I used to check the expiration dates
of everything I saw. The Tsingtao beer,
canned Swedish meatballs, my mother’s
eyes. My therapist chalked it up to paranoia:
Said I was on the cusp of bone, breath,
anything of sustenance. Stop searching for
something to prove. How
a girl will do anything to live more than once.
At least that’s how my grandmother
preached down the moon: a birth of boys
at her door by midnight. Once
I had an All-American boy. A boy with
wrists like milk and everything white,
everything unholy. When he winked into
the backseat of the Honda I always got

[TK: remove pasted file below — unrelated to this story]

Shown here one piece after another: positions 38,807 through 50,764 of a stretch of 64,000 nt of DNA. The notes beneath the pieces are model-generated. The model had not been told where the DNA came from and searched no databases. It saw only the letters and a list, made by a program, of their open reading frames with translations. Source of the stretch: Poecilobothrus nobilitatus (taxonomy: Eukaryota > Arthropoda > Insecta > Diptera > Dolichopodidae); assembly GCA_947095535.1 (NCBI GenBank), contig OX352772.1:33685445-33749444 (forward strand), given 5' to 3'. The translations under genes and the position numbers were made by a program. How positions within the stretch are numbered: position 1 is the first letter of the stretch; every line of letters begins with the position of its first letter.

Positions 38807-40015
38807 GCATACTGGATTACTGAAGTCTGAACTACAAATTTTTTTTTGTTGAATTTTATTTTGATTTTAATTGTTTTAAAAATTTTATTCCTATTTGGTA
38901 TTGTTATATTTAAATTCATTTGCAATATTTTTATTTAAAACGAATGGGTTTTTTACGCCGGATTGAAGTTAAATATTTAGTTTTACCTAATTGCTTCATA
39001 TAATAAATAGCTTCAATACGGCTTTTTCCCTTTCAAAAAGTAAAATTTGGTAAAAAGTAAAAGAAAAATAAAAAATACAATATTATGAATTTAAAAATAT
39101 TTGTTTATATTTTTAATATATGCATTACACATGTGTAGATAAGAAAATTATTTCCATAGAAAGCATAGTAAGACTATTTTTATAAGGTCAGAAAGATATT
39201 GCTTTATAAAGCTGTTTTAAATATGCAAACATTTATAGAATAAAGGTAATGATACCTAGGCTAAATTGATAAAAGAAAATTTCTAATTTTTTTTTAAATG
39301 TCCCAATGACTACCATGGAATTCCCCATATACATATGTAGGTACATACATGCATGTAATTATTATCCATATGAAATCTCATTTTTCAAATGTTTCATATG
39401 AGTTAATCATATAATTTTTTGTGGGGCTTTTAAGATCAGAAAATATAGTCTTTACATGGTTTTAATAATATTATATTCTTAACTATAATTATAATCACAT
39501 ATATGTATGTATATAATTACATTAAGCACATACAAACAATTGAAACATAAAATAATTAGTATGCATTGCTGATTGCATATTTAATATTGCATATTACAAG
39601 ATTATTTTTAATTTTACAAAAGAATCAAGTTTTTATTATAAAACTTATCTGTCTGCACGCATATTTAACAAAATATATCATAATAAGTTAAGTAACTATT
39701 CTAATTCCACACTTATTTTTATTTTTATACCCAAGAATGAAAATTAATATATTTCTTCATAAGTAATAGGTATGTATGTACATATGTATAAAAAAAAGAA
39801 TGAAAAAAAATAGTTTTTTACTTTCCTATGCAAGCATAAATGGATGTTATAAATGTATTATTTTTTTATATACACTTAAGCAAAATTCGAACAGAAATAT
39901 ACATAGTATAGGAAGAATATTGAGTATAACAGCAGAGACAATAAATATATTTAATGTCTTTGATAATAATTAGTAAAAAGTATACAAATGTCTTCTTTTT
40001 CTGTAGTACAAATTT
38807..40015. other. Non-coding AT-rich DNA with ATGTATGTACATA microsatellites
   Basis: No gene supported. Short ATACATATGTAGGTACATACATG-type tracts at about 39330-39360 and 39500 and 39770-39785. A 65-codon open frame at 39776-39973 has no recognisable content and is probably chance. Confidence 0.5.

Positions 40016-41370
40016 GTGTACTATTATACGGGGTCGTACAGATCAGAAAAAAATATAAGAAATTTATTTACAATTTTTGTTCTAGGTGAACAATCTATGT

nervous. Where did you go?, as if he was a
mirage. When he left for good I wondered
how a lifespan can psalm a girl, how a girl
can love no one but herself. My mother
used to make me blow-dry my hair until
it was flammable. Warned me that
my ghosts would pass through my scalp
like a child. Never let go. I didn’t listen.
She dried my hair until the spit migrated
to saltwater. To mercy. I asked do
ghosts ever die and really meant will you
ever die? I imagine my mother
giving her answer to the kitchen sink
that night. How she dreamed up
the whole moon to offer herself back.
She preached me Buddhism instead:
Over dinner, I mistook her eyes
for some kind of refugee, wondered if
she preached adrift like it was
a love language waiting to die.
*生命只是等待重置的身体: Chinese, meaning lives are just bodies waiting to reset.